The Pennsylvania Department of Environmental Protection (DEP) has sent three technical deficiency letters asking Shell Pipeline Company LP to address gaps in its water obstruction and encroachment permit applications for the Falcon Ethane Pipeline System.

The system would serve Shell Chemical Appalachia LLC’s multi-billion dollar ethane cracker that’s currently under construction in Beaver County, PA. DEP said it identified technical deficiencies with the applications and has requested more information about project activities in Allegheny, Beaver and Washington counties.

While it’s a normal part of the permitting process, it’s unclear how the request might affect the project’s permitting timeline, if at all. Shell said it would “work diligently” with the agency to provide the information. The letters were sent on June 1, and Shell has 60 days from that date to submit the information. It can also file for an extension.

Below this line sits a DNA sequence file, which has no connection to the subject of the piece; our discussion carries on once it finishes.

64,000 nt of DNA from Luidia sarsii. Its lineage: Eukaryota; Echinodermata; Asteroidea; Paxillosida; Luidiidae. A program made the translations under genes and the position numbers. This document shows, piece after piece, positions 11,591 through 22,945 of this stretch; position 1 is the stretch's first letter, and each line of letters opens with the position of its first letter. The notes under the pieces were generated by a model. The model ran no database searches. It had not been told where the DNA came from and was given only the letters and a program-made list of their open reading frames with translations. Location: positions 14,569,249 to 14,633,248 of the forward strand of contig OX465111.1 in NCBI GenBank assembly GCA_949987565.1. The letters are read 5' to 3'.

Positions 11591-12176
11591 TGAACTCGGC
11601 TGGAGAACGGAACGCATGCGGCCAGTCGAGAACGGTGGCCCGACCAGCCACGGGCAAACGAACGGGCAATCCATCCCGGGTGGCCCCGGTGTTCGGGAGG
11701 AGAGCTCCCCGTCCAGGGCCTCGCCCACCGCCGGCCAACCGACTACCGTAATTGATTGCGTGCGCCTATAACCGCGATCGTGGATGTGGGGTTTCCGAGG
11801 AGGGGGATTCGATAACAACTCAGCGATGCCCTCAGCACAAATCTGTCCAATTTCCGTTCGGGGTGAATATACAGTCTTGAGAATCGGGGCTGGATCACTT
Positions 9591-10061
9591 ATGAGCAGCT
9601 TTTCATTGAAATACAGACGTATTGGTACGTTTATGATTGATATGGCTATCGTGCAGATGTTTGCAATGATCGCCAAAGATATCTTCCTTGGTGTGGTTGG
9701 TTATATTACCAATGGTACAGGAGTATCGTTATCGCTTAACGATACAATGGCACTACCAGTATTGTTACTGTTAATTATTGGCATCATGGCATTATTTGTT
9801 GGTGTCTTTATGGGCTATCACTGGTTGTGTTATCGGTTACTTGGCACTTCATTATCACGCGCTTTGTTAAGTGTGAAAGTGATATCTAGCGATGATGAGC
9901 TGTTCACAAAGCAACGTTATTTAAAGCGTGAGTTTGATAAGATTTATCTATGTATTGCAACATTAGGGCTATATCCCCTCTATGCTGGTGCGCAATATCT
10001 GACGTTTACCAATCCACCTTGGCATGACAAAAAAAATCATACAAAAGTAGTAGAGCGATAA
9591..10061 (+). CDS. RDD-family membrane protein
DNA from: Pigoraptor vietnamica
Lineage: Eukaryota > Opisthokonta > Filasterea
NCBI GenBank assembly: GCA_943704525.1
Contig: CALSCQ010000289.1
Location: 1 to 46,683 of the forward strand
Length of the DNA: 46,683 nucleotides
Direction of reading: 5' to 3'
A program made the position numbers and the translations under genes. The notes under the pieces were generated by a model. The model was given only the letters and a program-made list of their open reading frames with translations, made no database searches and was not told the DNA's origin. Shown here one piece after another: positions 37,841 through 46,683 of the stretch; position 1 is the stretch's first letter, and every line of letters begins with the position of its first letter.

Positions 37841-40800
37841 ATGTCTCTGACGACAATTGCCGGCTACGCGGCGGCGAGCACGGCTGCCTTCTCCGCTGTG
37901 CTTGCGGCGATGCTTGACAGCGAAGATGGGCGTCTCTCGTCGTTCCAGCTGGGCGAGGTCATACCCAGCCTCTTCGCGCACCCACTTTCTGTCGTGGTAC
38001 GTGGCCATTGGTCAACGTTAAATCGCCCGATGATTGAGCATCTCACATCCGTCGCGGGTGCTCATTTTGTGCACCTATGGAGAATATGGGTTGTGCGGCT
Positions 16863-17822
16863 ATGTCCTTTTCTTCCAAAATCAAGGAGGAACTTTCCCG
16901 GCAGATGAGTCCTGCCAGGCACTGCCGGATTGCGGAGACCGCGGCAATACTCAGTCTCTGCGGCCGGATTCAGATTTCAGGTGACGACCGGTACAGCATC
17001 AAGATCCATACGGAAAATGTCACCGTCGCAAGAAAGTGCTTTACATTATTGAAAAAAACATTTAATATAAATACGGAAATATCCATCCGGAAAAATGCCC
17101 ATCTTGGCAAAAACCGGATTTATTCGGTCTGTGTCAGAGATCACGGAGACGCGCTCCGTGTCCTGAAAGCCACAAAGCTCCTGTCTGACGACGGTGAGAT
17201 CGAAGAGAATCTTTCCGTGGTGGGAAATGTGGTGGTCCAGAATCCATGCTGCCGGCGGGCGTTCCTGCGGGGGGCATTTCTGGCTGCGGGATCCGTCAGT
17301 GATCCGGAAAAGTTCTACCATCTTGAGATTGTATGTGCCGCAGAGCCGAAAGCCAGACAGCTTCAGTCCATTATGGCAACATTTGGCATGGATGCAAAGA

A company official said last week at Hart Energy’s Dug East Conference and Exhibition in Pittsburgh that Shell expects to begin construction on Falcon Ethane in 2019 and be finished with the project by the end of the year. It is slated to be commissioned in 2020.

Shell filed for its permits late last year. Major Projects Manager Doug Scott said at the conference last week that the company anticipates receiving its permits “in the next few months.”

DEP has asked the company to address and provide more information on dozens of deficiencies. They include further identifying and describing wastewater discharge; stormwater management plans; better detailing the presence of wetlands in the project area; the impacts the pipeline might have on wetlands and public water systems; and addressing zoning issues along the route and certain public comments, among many other issues.

The 97.5 mile, two-leg system would run south in western Pennsylvania to pick up ethane from MarkWest Energy Partners LP’s Houston Processing and Fractionation facility in Washington County. It would also stretch west into Ohio, where it would pick up ethane produced in that state and in West Virginia at MarkWest’s Cadiz Complex in Harrison County, OH, and from Utica East Ohio’s nearby Harrison Hub fractionation plant in Scio, OH. The 12-inch diameter system would have the capacity to move about 100,000 b/d of ethane.